AG: The NHPI population has traditionally been subsumed into the “Asian and Pacific Islander” category. The Asian population is much larger than the NHPI population and the question has been whether API statistics were really telling the story of both the Asian and NHPI population, or just the Asian population.

Of course, even within the Asian population there is variation/heterogeneity, but these results, which show the pattern of differences between the NHPI and Asian populations illustrate the danger of assuming that statistics that describe the Asian population also describe the NHPI population.


Utilization of Clinical Preventive Services for Cancer and Heart Disease Among Insured Adults: United States, 2015

March 8, 2017

Questions for Anjel Vahratian, Supervisory Statistician (Health) and Lead Author on “Utilization of Clinical Preventive Services for Cancer and Heart Disease Among Insured Adults: United States, 2015

Q: Why did you decide to look at clinical preventive services for cancer and heart disease among insured adults?

AV: Heart disease and cancer are the top two leading causes of death in the United States. The clinical preventive services discussed in this report are recommended for the prevention or early detection of heart disease and cancer. We limited our analysis to insured adults because most insurance plans were required to cover these clinical preventive services without co-payment from the insured adult in 2015.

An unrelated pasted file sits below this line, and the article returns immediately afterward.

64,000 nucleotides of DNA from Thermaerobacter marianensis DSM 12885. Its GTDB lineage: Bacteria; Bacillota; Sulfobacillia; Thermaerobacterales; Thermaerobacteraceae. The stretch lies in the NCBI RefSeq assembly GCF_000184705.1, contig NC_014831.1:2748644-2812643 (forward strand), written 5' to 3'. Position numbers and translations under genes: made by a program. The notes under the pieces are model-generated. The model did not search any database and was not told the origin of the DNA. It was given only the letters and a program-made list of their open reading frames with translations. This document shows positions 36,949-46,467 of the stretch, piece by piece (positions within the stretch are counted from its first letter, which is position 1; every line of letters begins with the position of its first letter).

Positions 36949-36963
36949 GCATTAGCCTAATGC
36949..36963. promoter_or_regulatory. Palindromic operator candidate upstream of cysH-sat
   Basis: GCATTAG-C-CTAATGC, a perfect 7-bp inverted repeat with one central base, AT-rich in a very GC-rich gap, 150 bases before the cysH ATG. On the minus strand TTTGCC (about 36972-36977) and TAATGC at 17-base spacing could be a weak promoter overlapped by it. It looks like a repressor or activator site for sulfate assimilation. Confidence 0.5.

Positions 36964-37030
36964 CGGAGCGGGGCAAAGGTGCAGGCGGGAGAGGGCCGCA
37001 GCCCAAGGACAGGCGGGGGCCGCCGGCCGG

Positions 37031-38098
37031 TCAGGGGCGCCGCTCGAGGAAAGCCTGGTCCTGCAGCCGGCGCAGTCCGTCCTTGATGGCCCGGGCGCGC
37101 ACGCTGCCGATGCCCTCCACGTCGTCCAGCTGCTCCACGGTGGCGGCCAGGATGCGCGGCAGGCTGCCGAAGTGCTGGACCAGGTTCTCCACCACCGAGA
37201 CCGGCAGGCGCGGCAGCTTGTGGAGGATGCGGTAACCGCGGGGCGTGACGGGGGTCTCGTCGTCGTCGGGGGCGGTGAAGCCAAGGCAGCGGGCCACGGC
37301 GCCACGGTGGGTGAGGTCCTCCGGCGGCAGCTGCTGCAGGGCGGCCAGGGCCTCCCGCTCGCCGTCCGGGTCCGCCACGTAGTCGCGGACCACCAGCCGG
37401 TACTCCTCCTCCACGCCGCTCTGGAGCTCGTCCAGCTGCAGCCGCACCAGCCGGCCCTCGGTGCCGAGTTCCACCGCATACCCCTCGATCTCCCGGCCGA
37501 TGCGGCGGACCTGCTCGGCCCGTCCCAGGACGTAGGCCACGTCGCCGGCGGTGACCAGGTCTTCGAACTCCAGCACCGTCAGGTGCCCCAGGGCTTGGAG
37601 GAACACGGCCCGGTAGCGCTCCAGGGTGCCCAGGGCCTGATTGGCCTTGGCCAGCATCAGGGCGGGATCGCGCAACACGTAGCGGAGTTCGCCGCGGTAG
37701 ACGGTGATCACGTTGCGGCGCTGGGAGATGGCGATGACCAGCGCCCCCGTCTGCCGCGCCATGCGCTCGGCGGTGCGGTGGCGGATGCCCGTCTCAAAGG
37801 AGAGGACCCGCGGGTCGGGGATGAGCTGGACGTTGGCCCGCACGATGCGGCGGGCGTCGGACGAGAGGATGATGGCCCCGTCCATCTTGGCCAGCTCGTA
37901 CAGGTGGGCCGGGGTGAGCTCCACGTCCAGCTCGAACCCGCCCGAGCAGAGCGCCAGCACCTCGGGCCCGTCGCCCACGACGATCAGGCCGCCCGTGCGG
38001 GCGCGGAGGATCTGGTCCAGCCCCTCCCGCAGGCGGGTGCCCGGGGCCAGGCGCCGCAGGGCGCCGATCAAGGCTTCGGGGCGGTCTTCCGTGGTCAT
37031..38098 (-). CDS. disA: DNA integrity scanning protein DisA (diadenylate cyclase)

Q: What did your report find out about cancer screenings among insured adults?

AV: In 2015, two-thirds of insured adults aged 50-75 were screened for colorectal cancer within the recommended intervals, and screening was significantly associated with age for both men and women. Insured women aged 50-59 were more likely to be screened for colorectal cancer compared with men of the same age. Among insured women, more than 8 out of 10 of those aged 21-65 had been screened for cervical cancer, and nearly 3 out of 4 of those aged 50-74 had been screened for breast cancer within the recommended intervals.


Q: What did your report find out about heart disease screenings among insured adults?